That’s part of why she and Kutcher took so much time launching the fundraiser. “I kept saying I think whatever we do, you have to be able to pivot because this is not … a civil war. It’s not a religious-based war. It’s not somewhere that we have pattern recognition on,” she said. “We don’t know what the end goal is, in this case. I don’t believe that the end goal personally is, ‘Oh, we just want Ukraine.’”

So far, the duo has raised more than $21 million of their $30 million ask, with Kunis confident they’ll reach their goal in light of another match commitment. The campaign funds will go to Flexport and Airbnb to help them deliver supplies and provide housing to refugees fleeing Ukraine.

[From The Hollywood Reporter]

During her discussion with Maria Shriver, Mila made a point to separate Putin’s attack on Ukraine from the Russian people, which I think is an important point to keep in mind. Mila put it really well, stating, “Not to get technical, but all the propaganda a problem. The infrastructure is a problem. The political powers that be are the problem. It’s not the people. The people didn’t vote for [Vladimir] Putin.” I was talking to someone the other day and said to blame Putin’s attack on all Russians would be like blaming Trump’s horrible actions on me. I didn’t vote for Trump and I never supported him. Unfortunately, Trump was at least elected in a legal election. There is no way to vote Putin out of office. So I’m glad that Mila took the time to remind everyone that there is a specific enemy and many people are being hurt by him, including his countrymen.

I’m not surprised Mila would support her country by raising awareness and money. And I’m glad her husband is joining the effort. Just last Sunday, Larry Ellison kicked in with $5 million match. Ashton has a lot of influence with tech money. Some of you said last week, and it bears repeating, that it’s very important to donate to the right organizations currently. As Mila suggested, the organizations that receive the money, especially the sums she’s talking about, need the infrastructure to distribute it properly. I’m not advocating for Flexport or AirBnB, Ashton is an investor in both and CEO of Flexport. But if you are considering a donation, do a little research where your money is best placed. If you want to read up on Mila and Ashton’s GoFundMe, you can do so here.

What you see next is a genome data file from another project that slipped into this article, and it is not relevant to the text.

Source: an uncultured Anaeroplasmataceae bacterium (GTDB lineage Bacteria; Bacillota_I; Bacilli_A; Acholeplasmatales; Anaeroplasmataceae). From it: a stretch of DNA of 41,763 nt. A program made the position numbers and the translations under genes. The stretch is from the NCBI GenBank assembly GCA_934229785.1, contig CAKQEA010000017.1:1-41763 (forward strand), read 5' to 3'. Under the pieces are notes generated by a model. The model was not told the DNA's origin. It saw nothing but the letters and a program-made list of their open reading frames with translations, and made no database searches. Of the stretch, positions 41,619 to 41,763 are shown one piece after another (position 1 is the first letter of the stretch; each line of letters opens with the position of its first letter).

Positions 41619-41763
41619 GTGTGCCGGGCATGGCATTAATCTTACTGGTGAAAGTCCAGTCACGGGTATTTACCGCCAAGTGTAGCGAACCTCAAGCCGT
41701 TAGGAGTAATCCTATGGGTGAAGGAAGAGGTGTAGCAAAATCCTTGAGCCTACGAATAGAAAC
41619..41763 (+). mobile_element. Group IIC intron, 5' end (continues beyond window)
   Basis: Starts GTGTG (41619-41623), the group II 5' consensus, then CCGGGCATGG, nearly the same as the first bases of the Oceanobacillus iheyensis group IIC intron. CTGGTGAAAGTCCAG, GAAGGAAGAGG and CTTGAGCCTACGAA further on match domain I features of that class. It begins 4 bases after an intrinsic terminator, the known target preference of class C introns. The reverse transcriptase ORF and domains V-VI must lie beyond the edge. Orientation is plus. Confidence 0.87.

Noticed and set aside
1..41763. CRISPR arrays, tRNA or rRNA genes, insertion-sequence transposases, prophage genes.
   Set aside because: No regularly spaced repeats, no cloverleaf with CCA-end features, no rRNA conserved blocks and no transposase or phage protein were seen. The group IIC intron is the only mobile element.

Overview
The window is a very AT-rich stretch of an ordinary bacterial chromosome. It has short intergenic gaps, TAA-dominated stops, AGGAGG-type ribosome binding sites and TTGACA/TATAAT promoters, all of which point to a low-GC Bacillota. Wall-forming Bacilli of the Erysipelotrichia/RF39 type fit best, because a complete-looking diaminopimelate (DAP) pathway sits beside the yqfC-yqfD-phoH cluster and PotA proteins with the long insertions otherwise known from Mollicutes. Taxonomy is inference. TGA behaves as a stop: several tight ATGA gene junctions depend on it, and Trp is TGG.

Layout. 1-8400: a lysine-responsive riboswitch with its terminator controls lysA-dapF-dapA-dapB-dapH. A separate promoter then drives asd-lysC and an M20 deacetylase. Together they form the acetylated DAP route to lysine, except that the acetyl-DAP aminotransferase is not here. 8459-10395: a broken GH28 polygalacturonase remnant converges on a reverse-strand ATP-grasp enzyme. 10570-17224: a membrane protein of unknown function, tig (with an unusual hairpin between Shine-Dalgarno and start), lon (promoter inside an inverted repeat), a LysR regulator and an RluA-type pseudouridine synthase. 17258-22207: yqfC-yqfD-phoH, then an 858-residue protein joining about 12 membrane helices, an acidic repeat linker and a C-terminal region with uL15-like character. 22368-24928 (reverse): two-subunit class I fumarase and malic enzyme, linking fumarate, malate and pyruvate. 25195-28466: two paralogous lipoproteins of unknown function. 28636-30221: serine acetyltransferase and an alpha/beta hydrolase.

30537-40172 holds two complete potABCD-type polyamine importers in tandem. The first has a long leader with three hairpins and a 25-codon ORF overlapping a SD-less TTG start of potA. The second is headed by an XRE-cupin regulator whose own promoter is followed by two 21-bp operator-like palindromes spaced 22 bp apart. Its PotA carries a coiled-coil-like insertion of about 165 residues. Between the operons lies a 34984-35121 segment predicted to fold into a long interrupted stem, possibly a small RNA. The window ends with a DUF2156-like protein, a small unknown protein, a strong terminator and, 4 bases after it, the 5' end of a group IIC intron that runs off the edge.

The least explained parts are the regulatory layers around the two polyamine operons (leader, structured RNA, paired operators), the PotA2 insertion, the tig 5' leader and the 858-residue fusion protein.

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15 Responses to “Mila Kunis and Ashton Kutcher have raised over $21 million for Ukraine”

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  1. Chaine says:

    Good for them. And doesn’t Mila look amazing?! Late thirties and she could pass for a teenager.

  2. OtherAnna says:

    I have always had such a soft spot for Mila. We moved to the states around the same time. She was my IT girl since the Lisa Frank commercials. I completely get where she is coming from in her explenation. I stopped telling people I was Armenian when we first moved here, b/c it was weird to say: I was born in Azerbaijan, but I’m Armenina, but I speak russian b/c in Soviet Russia everyone spoke Russian. I have cousins who’s homes have been bombed from my mothers side that fled to Ukraine in 1992 after the Azeri massacre of Armenians, and cousins on my dad’s side who fled to Russia, who now believe all the propoganda that is being fed to them right now about how the war is crucial for their survival.

    • Bunny says:

      I wonder how many Russians believe the propaganda,band how many say they do for self-preservation? Speaking out is dangerous.

      I’ve only met a few Russians in my life, but all were genuinely kind and thoughtful people. I’ve met a larger number of Ukrainians, and again, wonderful, kind, intelligent people.

      Praying for your family. I know this is difficult for them and for you.